Technical Annex: Announcing Palantir Government Web Services
Editor’s note: The Technical Annex is the second blog of a two part series. Read the first, From Last Supper to First Breakfast, here.
Palantir Government Web Services (PGWS) aims to make the building blocks we developed over 20 years to break into and scale our government business available as discrete and individual offerings. Much like how hyperscalers enabled internet companies to build more quickly and less expensively, PGWS will enable government tech innovators to go faster and farther by leveraging accredited, compliant, and proven technology that powers Palantir’s platforms. We want to enable our customers and partners to focus their attention on the next generation of development and innovation our nation needs by leveraging the infrastructure we had to build to break into government. Our first three PGWS offerings are FedStart, Apollo, and Ontology SDKs.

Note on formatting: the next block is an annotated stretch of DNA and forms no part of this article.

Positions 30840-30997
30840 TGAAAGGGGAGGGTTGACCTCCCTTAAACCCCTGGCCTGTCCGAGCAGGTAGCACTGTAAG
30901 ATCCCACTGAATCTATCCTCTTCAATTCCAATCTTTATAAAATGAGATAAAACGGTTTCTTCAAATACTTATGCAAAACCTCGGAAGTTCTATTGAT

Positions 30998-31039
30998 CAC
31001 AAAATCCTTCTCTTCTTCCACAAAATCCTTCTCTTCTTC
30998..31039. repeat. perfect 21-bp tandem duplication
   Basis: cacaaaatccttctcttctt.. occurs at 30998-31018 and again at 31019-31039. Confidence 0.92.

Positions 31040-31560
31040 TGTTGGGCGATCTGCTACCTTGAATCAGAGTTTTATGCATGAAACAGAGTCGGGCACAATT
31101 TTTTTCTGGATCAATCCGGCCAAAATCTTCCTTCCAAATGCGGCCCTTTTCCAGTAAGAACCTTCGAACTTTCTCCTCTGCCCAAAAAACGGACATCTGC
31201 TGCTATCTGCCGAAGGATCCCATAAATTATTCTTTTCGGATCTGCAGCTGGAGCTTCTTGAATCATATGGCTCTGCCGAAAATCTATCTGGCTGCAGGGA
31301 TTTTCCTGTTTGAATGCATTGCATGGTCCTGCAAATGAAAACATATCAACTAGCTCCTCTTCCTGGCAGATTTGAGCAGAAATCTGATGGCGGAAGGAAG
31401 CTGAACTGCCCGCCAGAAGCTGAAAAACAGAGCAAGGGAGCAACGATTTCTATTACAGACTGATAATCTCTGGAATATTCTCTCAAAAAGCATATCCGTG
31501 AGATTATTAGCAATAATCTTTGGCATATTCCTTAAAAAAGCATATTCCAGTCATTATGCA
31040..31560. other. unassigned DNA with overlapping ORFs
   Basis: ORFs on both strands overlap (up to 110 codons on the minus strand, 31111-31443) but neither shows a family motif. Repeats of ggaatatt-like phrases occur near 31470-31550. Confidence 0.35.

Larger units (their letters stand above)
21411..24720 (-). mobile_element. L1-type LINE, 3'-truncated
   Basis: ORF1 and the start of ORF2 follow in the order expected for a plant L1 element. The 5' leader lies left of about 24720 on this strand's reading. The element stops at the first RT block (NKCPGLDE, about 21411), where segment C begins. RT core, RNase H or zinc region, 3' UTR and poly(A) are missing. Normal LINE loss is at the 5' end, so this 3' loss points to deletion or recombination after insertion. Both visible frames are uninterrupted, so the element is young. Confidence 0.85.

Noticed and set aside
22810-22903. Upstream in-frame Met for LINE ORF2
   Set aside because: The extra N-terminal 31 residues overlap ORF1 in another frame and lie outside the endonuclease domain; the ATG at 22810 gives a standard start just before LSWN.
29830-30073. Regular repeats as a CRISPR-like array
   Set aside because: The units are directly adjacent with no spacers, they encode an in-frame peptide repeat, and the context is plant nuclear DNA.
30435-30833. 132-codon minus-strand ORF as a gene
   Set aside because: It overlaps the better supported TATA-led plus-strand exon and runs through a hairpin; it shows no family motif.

FedStart & Apollo: Eliminating the Accreditation Barriers
DevSecOps is a huge improvement over where the department was in 2003. But it doesn’t go far enough. We built Apollo as a DevSecOps-compliant platform to enable our engineers to continuously deliver and autonomously deploy modern software across many heterogeneous environments and networks. Most commercial companies need only run a few large, geographic instances of their software in the cloud. Solutions for the Department require deployment of 10s to 100s of microservices continuously across many air-gapped environments — across edge and cloud nodes, networks, and assets.